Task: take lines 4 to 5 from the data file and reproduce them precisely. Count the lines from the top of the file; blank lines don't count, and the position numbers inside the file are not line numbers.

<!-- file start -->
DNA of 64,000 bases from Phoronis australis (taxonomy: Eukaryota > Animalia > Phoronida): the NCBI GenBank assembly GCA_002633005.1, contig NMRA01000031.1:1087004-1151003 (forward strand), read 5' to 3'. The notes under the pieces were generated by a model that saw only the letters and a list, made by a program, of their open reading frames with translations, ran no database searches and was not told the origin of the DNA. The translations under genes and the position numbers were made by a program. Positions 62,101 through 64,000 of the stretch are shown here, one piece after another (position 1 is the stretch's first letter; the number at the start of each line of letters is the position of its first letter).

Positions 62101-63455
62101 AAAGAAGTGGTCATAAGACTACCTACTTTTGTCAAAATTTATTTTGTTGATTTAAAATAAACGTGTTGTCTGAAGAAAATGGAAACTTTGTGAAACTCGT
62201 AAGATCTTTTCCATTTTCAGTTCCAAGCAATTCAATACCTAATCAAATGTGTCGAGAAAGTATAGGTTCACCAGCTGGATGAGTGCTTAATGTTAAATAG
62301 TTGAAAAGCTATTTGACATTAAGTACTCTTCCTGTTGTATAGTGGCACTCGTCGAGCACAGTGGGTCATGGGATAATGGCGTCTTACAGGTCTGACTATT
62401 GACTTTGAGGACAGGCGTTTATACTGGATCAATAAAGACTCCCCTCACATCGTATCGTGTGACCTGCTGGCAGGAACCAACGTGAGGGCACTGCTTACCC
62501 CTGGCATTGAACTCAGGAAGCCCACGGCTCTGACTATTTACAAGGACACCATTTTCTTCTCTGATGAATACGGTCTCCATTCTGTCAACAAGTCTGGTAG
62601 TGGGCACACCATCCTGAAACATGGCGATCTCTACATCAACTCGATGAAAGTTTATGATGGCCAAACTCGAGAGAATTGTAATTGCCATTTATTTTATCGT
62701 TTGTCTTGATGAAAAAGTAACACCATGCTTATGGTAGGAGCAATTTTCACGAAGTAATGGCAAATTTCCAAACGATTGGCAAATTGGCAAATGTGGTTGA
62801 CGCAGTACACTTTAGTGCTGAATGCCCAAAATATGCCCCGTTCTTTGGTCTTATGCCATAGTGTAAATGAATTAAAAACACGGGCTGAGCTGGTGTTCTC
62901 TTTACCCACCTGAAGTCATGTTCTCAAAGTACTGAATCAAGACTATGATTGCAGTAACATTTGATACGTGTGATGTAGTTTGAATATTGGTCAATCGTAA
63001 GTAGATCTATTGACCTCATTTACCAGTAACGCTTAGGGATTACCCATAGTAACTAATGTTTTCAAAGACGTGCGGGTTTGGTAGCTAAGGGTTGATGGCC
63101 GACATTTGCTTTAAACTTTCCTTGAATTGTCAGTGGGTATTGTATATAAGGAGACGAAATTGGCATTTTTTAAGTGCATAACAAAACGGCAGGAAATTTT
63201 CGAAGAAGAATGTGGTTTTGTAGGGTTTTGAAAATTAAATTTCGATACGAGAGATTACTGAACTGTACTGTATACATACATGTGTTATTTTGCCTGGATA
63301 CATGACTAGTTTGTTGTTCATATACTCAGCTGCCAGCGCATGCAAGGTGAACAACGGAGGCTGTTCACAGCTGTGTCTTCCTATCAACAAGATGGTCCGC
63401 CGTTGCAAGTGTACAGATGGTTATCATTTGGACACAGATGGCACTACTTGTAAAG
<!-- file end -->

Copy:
62201 AAGATCTTTTCCATTTTCAGTTCCAAGCAATTCAATACCTAATCAAATGTGTCGAGAAAGTATAGGTTCACCAGCTGGATGAGTGCTTAATGTTAAATAG
62301 TTGAAAAGCTATTTGACATTAAGTACTCTTCCTGTTGTATAGTGGCACTCGTCGAGCACAGTGGGTCATGGGATAATGGCGTCTTACAGGTCTGACTATT